Their mission: delivering timely information to a Filipino population hungry for news.

In the following years, the Philippines remained a dangerous place for journalists, a free-wheeling country where retaliatory violence often accompanied the freedom to speak up due to an abundance of firearms, legal impunity and political instability. It had one of the highest numbers of reporters killed each year.

Then came the election of President Rodrigo Duterte in 2016. After campaigning on a promise to deal with widespread crime, he launched a bloody crackdown on illegal drugs, enlisting police and unidentified gunmen who became the judge and jury for thousands of mostly poor suspects in Manila’s sprawling urban slums.

Rappler CEO Ressa and other staff members took to reporting the nighttime raids that left hundreds and then thousands dead in overwhelmed morgues. Police said they were acting in self-defense when officers gunned down alleged drug dealers. Few suspects were questioned in what human rights activists soon described as extrajudicial executions.

As the death toll mounted, so did Rappler’s stories, some of which suggested that weapons could have been planted on the people killed.

In a Nov. 9, 2020, story, Rappler reporter Rambo Talabong quoted the last words of Vicent Adia, a 27-year-old man who was labeled a drug pusher and initially survived “a vigilante execution” only to be slain by a gunman at a hospital near Manila. According to Rappler, Adia had told his close friend: “The police are about to kill me.”

Duterte’s fury at journalists increased as well. The tough-talking president declared that “corrupt” journalists were not “exempted from assassination.”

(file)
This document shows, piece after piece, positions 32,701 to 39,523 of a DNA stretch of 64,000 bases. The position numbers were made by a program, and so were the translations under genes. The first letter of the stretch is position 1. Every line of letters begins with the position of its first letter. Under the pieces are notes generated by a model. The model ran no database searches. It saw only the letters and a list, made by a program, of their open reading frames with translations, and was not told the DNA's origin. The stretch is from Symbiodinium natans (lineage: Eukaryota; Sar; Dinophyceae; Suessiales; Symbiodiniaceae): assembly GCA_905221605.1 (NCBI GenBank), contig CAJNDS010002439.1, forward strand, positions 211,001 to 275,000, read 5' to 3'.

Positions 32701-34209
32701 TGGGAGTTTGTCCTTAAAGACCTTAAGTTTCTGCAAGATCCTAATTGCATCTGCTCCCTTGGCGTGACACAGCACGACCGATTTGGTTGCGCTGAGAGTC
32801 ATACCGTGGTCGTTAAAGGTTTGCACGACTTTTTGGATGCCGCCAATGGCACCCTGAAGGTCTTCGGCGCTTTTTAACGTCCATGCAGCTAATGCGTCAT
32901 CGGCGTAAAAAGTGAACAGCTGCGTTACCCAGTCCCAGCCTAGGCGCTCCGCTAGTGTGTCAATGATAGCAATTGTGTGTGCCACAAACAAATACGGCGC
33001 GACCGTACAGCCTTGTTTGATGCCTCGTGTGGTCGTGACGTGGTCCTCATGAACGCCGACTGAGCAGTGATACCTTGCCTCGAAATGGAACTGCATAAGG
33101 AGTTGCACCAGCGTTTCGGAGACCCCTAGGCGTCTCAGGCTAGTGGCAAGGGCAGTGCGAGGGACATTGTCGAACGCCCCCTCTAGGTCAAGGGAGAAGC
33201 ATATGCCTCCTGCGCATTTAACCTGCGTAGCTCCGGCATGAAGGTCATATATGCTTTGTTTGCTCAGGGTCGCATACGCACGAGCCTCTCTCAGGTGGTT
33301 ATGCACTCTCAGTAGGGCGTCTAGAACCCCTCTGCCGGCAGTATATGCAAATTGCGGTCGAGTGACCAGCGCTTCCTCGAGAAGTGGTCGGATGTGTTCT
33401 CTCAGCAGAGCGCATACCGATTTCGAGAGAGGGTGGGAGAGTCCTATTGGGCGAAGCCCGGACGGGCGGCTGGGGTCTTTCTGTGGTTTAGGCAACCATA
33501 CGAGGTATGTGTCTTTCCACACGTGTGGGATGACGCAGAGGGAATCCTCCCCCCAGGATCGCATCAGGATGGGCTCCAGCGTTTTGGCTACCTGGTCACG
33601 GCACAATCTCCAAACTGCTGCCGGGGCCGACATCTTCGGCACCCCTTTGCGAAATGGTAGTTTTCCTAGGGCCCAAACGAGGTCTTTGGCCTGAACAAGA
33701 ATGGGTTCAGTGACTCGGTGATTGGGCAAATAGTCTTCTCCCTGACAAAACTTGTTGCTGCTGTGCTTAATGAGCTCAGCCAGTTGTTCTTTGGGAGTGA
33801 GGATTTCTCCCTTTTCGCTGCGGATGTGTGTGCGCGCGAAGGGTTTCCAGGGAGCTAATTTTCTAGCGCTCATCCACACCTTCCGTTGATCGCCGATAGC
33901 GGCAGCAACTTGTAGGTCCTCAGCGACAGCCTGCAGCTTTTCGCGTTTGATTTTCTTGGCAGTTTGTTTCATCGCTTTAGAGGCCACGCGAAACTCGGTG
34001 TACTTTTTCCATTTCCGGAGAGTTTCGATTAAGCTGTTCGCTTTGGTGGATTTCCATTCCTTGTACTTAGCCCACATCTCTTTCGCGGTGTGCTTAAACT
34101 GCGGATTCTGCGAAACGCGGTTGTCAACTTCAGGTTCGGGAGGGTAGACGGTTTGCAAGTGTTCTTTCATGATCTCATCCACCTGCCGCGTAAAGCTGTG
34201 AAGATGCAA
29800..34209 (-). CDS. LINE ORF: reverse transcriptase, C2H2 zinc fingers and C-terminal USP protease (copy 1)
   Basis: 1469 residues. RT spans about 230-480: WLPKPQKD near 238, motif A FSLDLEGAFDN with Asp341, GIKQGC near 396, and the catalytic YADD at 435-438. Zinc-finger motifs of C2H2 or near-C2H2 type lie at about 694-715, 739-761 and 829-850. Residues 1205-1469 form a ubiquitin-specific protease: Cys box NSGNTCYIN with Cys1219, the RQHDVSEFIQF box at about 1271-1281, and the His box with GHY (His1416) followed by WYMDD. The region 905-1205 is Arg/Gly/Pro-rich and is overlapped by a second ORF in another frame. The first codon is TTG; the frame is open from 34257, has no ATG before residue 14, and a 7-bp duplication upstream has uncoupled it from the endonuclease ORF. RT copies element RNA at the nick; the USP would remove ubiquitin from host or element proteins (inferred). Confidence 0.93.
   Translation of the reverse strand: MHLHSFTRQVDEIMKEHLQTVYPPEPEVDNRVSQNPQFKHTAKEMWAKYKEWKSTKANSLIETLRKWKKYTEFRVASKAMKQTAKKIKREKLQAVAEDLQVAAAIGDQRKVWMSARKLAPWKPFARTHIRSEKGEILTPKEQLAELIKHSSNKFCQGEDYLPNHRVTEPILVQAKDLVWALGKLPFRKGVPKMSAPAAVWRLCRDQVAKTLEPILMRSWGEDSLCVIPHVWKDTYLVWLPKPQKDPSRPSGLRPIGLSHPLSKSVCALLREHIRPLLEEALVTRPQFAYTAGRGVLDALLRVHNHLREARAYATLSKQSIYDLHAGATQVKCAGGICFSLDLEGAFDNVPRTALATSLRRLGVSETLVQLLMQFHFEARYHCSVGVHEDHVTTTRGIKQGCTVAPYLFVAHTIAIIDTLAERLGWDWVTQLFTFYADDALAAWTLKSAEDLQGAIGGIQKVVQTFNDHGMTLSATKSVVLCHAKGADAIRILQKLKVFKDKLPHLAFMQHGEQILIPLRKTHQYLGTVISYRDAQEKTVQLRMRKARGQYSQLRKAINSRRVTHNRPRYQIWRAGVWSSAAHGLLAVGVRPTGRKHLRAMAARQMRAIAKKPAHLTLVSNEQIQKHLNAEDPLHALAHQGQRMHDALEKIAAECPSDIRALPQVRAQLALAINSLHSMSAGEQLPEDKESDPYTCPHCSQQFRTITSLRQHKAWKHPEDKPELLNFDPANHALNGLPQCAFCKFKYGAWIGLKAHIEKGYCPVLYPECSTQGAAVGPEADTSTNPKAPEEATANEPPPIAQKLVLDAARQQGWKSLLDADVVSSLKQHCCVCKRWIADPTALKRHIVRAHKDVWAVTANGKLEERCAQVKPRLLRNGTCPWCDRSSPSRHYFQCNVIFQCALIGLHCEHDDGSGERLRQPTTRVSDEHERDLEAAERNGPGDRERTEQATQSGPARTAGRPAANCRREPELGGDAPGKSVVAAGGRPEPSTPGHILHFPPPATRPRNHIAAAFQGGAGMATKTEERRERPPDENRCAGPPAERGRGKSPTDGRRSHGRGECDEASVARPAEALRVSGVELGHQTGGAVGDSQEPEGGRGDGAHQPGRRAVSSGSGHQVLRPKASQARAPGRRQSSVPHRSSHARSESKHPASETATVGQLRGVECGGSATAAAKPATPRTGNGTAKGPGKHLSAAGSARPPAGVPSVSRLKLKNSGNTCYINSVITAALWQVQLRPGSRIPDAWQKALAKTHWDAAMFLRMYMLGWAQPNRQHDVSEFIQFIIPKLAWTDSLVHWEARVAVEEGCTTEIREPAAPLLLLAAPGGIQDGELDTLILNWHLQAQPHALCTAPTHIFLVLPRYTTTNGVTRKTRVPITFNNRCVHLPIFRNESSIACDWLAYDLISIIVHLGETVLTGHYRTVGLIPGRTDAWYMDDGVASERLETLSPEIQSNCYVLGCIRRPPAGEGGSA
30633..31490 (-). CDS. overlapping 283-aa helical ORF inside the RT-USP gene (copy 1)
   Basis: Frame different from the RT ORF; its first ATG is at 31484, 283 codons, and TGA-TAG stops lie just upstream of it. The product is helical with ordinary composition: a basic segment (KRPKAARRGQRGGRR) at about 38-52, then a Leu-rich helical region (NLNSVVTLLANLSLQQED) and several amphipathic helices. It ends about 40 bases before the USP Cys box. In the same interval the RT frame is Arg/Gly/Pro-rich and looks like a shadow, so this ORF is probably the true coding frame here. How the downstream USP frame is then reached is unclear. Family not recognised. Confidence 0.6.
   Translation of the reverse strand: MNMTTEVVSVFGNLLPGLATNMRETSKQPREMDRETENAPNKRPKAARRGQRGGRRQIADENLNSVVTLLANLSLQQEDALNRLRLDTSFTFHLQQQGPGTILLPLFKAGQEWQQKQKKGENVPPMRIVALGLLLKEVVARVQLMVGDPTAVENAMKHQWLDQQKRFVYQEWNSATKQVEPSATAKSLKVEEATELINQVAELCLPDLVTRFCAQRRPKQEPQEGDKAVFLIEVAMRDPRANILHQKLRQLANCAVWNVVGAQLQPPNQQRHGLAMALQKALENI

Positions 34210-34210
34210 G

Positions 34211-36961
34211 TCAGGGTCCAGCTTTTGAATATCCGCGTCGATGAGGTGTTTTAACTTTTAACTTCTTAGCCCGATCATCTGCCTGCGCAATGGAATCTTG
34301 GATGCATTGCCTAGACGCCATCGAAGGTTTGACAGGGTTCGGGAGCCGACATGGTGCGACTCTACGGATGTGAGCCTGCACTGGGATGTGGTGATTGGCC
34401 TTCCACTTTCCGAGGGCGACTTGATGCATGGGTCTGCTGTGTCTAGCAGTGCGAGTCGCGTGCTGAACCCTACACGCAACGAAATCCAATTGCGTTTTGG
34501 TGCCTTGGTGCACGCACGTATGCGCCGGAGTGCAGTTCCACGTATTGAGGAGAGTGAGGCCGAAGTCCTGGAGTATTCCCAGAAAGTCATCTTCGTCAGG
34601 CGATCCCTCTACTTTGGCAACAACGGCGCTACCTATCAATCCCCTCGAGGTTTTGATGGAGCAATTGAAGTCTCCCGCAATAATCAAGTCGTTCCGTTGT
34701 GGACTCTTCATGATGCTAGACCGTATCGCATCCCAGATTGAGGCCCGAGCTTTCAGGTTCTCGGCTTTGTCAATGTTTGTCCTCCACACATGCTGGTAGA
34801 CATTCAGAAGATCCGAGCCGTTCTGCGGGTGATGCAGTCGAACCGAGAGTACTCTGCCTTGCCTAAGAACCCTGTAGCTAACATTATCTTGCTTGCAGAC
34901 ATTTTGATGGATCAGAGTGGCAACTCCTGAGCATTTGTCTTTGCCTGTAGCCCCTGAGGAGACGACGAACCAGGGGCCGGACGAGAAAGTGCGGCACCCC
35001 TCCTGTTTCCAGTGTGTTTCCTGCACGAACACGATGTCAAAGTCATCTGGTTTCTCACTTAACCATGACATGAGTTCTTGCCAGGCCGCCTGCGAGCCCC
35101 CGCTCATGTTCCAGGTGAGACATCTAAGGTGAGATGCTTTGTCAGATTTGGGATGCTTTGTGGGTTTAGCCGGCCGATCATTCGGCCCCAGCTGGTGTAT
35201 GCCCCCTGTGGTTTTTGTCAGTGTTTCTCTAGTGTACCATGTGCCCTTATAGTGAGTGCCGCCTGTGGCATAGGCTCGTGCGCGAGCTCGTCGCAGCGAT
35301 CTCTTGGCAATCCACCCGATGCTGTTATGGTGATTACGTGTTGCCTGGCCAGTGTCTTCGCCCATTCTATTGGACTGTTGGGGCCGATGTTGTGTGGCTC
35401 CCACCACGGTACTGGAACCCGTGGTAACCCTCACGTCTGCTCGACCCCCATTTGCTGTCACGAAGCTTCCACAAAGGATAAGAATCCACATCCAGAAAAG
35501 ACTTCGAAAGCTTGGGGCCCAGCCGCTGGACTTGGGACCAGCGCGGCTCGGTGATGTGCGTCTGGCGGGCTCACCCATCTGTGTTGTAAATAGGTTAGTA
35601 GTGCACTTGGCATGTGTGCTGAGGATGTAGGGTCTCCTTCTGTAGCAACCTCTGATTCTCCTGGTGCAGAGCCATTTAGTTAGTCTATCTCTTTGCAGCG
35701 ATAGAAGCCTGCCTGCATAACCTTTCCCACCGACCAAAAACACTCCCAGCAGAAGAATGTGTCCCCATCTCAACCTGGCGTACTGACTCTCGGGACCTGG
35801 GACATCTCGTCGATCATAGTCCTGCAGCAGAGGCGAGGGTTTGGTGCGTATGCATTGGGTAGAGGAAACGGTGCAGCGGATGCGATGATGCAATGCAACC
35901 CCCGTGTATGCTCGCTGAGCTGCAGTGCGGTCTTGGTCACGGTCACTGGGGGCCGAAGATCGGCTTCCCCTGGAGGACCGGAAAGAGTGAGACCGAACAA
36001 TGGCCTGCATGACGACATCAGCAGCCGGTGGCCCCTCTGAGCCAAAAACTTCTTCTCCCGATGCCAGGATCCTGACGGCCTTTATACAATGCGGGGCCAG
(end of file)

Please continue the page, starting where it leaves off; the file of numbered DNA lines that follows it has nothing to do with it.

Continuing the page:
“In 2016, it was really, really laughable. And I thought, ‘Oh, doesn’t matter.’ I laughed,” Ressa said in a 2020 interview, recalling her disbelief that the president would make good on his lethal threats in a country where democracy and human rights had been restored.

Any hint of humor evaporated when she became a target. She was arrested and held for a night, prosecuted in a series of criminal cases, including tax evasion, and convicted of libel. She remains free on bail while the libel case is on appeal, but faces up to six years in prison.

At about the same time, Ressa began wearing a bulletproof vest because of threats. In the 2020 documentary “A Thousand Cuts,” by Filipino-American filmmaker Ramona S. Diaz, she is seen pleading with Facebook representatives to delete violent posts against her and to remove livestreams of Duterte supporters protesting outside Rappler's offices.

“The Philippine government filed 10 arrest warrants against me. In the last year, the government has prevented my travel four times, including when my mother was diagnosed with cancer and I needed to go to see my aging parents,” Ressa said in a Zoom interview after she won the Nobel Peace Prize.

Duterte and other Philippine officials have said the criminal complaints against Ressa and Rappler were not a press freedom issue but a part of normal judicial procedures arising from their alleged violations of the law.

In June, a Manila court dismissed a cyber-libel case against Ressa arising from a complaint filed by a wealthy businessman. A 2012 Rappler article included allegations that the businessman was linked to illegal drugs and human trafficking, and that a car registered in his name had been used by the country’s chief justice.

The law under which Ressa was charged by the government, the Cybercrime Prevention Act, did not go into effect until months after the article appeared, according to Rappler.

In August, another case against her was dismissed. Ressa has pleaded not guilty to charges of breaching a ban on foreign ownership and control of media outlets in the Philippines, as well as tax evasion charges.

“You don’t know how powerful government is until you come under attack the way we have. When all the different parts of government work against you, it’s kind of shocking,” Ressa said.


Associated Press writer Hrvoje Hranjski reported from Bangkok and has previously reported from Manila. Anna Frants in Moscow contributed to this report.


Read more stories about Nobel Prizes past and present by The Associated Press at https://www.apnews.com/NobelPrizes


This story has been corrected to show that Ressa was convicted of libel, not tax evasion.